I guess this is taken from a User object and you can structure and name things and generally set up "scaffolding" which handles the 1:1 table transactions, that bit is quite easy - take a look at the ActiveRecord pattern
The fly then lands in the ointment when you want to do joins - try this DataMapper discussion for a taster.
Ostensibly you'll may find yourself heading in the direction of ORMs which handle and abstract away the joins - read [this post and [URL="http://www.sitepoint.com/forums/showthread.php?655080-DataMapper-vs-ActiveRecord&highlight=objects+joins"]this one](http://www.sitepoint.com/forums/showthread.php?722015-Do-you-use-an-ORM-outside-a-popular-framework&highlight=objects+joins).
There are many schools of thought, one is that if you don't envisage many joins in the future, then just live with it and tunnel some way through to permit direct access or injection of an sql string as an argument - not very pure in OOP terms - but will get the job done.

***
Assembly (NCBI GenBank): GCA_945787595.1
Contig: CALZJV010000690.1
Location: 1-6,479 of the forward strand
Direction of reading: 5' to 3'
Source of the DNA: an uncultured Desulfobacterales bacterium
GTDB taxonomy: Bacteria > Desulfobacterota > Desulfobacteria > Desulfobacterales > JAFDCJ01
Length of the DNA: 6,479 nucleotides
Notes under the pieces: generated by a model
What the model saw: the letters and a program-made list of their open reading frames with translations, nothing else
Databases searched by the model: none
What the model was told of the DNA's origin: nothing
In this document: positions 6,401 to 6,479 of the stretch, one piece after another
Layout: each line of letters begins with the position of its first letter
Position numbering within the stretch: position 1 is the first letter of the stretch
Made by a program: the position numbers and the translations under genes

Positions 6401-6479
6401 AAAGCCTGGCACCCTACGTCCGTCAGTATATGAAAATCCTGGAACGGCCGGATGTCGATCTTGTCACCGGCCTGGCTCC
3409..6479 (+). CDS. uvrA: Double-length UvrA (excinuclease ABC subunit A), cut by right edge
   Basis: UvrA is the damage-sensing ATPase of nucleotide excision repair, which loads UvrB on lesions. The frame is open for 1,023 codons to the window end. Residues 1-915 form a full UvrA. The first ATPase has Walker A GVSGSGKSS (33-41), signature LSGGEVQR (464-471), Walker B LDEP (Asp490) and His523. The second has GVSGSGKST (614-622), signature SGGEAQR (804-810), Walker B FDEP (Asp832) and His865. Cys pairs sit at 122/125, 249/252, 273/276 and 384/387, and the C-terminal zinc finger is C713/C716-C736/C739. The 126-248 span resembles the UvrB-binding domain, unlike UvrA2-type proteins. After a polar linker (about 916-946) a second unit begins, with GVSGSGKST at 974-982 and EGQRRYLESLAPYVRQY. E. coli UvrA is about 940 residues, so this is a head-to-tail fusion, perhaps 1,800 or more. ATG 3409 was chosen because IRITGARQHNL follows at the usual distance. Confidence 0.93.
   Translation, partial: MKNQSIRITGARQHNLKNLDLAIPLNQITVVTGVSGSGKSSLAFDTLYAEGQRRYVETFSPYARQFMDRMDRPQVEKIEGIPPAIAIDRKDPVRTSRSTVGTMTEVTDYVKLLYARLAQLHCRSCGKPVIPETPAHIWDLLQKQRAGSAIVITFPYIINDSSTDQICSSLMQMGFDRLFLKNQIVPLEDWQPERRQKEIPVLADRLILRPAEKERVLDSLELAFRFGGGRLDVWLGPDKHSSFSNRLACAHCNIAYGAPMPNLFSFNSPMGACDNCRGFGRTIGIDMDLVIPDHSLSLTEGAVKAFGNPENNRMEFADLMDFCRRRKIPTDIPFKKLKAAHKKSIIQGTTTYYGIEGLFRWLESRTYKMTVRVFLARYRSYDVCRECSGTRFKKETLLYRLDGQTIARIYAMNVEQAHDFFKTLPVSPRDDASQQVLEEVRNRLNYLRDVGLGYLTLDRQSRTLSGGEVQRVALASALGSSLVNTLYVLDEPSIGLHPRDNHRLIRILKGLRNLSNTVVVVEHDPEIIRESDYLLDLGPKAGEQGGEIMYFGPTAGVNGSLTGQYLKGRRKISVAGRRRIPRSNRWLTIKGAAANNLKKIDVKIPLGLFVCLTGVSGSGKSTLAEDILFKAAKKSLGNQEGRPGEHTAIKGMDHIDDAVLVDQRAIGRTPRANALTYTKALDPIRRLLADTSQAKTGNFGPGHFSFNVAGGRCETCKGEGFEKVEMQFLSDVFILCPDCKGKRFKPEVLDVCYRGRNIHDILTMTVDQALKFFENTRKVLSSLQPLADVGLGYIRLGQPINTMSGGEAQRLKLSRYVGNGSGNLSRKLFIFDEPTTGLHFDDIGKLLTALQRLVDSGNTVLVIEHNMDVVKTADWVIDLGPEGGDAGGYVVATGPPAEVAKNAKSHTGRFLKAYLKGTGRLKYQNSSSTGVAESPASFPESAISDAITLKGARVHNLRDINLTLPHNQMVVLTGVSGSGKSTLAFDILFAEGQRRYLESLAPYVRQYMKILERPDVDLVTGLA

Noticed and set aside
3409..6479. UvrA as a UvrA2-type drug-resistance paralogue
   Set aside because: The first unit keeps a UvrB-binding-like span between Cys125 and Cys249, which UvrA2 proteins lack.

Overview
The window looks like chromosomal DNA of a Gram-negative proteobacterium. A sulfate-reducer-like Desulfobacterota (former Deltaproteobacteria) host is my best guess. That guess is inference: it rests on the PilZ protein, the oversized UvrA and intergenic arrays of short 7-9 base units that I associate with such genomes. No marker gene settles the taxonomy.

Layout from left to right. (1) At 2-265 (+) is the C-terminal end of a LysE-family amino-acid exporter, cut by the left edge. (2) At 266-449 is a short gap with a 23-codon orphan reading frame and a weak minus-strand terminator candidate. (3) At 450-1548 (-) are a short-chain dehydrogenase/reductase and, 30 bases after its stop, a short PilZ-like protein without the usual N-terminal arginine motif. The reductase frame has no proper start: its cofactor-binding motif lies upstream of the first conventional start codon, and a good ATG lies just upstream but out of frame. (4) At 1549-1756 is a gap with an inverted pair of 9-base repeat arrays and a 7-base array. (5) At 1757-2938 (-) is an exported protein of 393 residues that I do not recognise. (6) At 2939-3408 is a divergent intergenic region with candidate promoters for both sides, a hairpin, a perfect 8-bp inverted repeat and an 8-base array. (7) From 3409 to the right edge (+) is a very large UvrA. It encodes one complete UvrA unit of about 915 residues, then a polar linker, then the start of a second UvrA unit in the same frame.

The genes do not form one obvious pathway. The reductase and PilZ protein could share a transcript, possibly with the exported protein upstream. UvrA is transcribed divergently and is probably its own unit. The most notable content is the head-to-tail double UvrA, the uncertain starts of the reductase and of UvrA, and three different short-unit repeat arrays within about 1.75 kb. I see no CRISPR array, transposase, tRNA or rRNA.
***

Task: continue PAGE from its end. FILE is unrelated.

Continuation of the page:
I think a lot depends on whether you are in fact making yourself an "SQL Query Generator" which just joins up strings or by extending something like PDO and using its prepared statements.
If you want to know more or read more real-life experiences of OOP/DB issues do an Advanced Search on just this forum for the terms:
Another thing to know. This kind of data persistence issue is generally handled by the layer termed the "Model" (the M in MVC), the model can be doing other things but it is generally where you keep the code that writes to the DB.